Feb 09, 2012

What would it take for you to allow a company to REALLY track all of your web use?

Google's Screenwise data collection program has made the headlines as Google offers payment in return for Internet users allowing all of their internet activity to be tracked. Ok, that sounds fair enough. You know they are looking, you are getting cold hard cash (or room temp gift cards), and they get valuable information in return. What would it take to get the average user to agree to this, and if you did do it, would you change your internet use because you are being watched? Maybe I would get used to it after a while, but it would take a long time to stop feeling like I was doing everything in full view of complete strangers.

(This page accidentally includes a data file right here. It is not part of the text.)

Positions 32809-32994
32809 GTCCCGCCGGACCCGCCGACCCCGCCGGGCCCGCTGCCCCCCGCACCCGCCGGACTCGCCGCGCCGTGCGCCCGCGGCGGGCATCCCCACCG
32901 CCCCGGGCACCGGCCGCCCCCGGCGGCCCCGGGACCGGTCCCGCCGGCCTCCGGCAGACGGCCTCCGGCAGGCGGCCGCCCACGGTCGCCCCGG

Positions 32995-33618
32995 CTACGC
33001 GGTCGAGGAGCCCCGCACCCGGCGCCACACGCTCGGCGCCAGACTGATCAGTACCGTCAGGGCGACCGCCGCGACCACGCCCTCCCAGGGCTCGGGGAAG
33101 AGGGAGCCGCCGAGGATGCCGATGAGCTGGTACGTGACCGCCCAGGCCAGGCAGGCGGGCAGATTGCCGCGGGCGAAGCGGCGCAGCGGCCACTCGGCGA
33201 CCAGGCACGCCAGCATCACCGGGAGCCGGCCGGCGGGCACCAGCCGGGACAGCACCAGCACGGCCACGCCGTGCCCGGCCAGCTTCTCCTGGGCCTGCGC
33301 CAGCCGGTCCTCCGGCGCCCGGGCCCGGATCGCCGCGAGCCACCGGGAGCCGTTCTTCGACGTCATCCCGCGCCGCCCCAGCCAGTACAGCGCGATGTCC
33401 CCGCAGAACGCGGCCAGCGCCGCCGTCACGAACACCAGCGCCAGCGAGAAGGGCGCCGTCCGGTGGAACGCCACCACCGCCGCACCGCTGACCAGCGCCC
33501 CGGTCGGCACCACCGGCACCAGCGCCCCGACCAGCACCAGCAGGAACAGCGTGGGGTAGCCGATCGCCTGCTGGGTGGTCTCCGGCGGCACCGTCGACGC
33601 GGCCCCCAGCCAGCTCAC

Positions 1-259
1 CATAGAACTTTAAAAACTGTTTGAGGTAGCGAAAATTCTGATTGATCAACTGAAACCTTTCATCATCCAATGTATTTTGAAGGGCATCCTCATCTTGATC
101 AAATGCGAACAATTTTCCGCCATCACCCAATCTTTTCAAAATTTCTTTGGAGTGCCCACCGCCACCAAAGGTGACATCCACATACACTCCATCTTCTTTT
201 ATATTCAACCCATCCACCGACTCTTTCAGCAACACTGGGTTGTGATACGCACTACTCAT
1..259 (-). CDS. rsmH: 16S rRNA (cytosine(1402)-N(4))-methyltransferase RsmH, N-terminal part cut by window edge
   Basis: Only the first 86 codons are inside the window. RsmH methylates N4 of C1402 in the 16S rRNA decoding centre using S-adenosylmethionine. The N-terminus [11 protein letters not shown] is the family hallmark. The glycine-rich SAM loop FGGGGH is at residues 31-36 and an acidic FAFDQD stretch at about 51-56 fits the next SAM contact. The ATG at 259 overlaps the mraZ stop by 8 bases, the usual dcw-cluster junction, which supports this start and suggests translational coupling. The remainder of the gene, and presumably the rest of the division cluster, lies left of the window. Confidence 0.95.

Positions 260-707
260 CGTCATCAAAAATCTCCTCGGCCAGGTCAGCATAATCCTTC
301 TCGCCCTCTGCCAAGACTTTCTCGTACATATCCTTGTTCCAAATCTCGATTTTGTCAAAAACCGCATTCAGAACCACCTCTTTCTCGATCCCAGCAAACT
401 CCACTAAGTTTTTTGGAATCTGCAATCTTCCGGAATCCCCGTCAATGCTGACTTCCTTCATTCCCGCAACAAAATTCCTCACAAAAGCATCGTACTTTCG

They can keep their freaking money and the lame gift cards. I have no interest in being spied on while I'm using the web in such a blatant and direct way. I doubt very much that they are offering much in the way of compensation for such an egregious violation of someone's privacy.

Thanks but no thanks Google.

I would definitely consider it if there is sufficient compensation, although it's hard for me to think of a specific number.  The reality is, though, I would probably modify my browsing to some extent.  Sitting around talking with friends at home sometimes leads to unusual topics of conversation that can lead to searches on weird topics.  I'm not sure that I would to do that with some of our more, er, exotic topics of debate knowing every search was being tracked.  It would seem likely to me that other people would be similar and self-censor themselves to some degree.  Even so, getting paid to do something that you would do anyway does have its appeal, and the majority of the information would probably still have value for Google.   

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